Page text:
Scherzo in A-flat major (Borodin)

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The first 6 bars of Borodin's Scherzo in A-flat major About this sound Play 

Alexander Borodin's Scherzo in A-flat major is a lively piece written in 1885, while Borodin was in Belgium for an early performance of his then incomplete opera Prince Igor.[1] It was originally written for solo piano but in 1889 Alexander Glazunov orchestrated it, along with the Petite Suite.[2] Borodin dedicated the piece to Théodore Jadoul, who made a four-hand piano arrangement of it.[3]

Style[edit]

The Scherzo can be recognized as one of Borodin's compositions instantaneously because of its bright tone, pounding rhythms and exciting melodies. In the main theme of the piece a constant rhythm is used, giving it a clear beat, but unfortunately this also makes it very challenging for the pianist due to the constant jumps required. The piece often modulates, making it more interesting and varied. Played at correct speed, the piece only lasts around three minutes. However this "miniature" offers an admirable summary of its composer's style.[1][4]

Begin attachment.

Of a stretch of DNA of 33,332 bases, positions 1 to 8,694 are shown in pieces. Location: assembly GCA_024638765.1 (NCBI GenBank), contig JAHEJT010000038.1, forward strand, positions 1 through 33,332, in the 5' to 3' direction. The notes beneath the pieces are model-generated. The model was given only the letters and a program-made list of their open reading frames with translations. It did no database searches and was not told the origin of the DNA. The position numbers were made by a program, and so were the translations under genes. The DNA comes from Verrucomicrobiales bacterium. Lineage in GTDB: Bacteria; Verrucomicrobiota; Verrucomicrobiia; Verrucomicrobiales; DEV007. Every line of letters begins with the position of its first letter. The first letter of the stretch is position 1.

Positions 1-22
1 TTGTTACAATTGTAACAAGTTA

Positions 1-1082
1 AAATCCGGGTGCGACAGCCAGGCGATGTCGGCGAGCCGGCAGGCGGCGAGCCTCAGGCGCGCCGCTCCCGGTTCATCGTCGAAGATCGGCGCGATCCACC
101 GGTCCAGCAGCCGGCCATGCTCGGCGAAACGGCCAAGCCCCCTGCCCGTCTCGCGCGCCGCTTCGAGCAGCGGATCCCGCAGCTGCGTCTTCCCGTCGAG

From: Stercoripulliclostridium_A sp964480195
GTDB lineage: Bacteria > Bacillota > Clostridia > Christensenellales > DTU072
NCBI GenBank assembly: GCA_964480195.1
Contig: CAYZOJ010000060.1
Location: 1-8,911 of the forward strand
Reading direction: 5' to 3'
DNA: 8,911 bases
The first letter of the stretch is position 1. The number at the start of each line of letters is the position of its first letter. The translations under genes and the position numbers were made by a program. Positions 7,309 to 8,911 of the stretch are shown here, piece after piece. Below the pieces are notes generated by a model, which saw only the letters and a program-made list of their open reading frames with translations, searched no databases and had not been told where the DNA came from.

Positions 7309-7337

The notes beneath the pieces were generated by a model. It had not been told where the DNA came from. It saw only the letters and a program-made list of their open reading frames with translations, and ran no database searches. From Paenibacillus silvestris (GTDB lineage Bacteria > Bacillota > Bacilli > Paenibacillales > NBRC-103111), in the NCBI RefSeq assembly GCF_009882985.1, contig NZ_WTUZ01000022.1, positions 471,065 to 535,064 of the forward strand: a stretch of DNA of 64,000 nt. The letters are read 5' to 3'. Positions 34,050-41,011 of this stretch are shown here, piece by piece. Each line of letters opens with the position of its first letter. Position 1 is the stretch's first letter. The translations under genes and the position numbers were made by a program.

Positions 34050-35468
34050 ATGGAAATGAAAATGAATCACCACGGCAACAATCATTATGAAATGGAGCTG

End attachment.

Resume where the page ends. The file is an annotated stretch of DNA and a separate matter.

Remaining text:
Recordings[edit]

Alexander Borodin

The following pianists have recorded the piece:

Pianist Duration Record Label Recording Date
Vladimir Ashkenazy[5] 02:48 Philips Records 1983
Margaret Fingerhut[6] 02:58 Chandos Records 1985
Philip Edward Fisher[7] 03:22 Chandos Records 2011
Roberto Giordano[8] 03:12 Cypress Records 2004
Dirk Joeres[9] 02:59 Largo Records 1986
Vladimir Leyetchkiss[10] 03:15 Centaur Records 1991
Sergei Rachmaninoff[11] 02:57 RCA Victor[12] 1935
Marco Rapetti[13] 03:21[14] Brilliant Classics 2008
Victor Ryabchikov[15] 03:04 Olympia Records 1999
Joseph Villa[16] 02:49 Dante Records 1980
Alexander Glazunov

Orchestration[edit]

In 1889, just two years after Borodin's Death, Alexander Glazunov orchestrated the Petite Suite.[2] Glazunov's orchestration of the Suite makes the 7th movement (Finale) the Scherzo, with the Nocturne inserted inside it as a trio section. The total length of the movement is around eight minutes.[17][18]

See also[edit]

References[edit]

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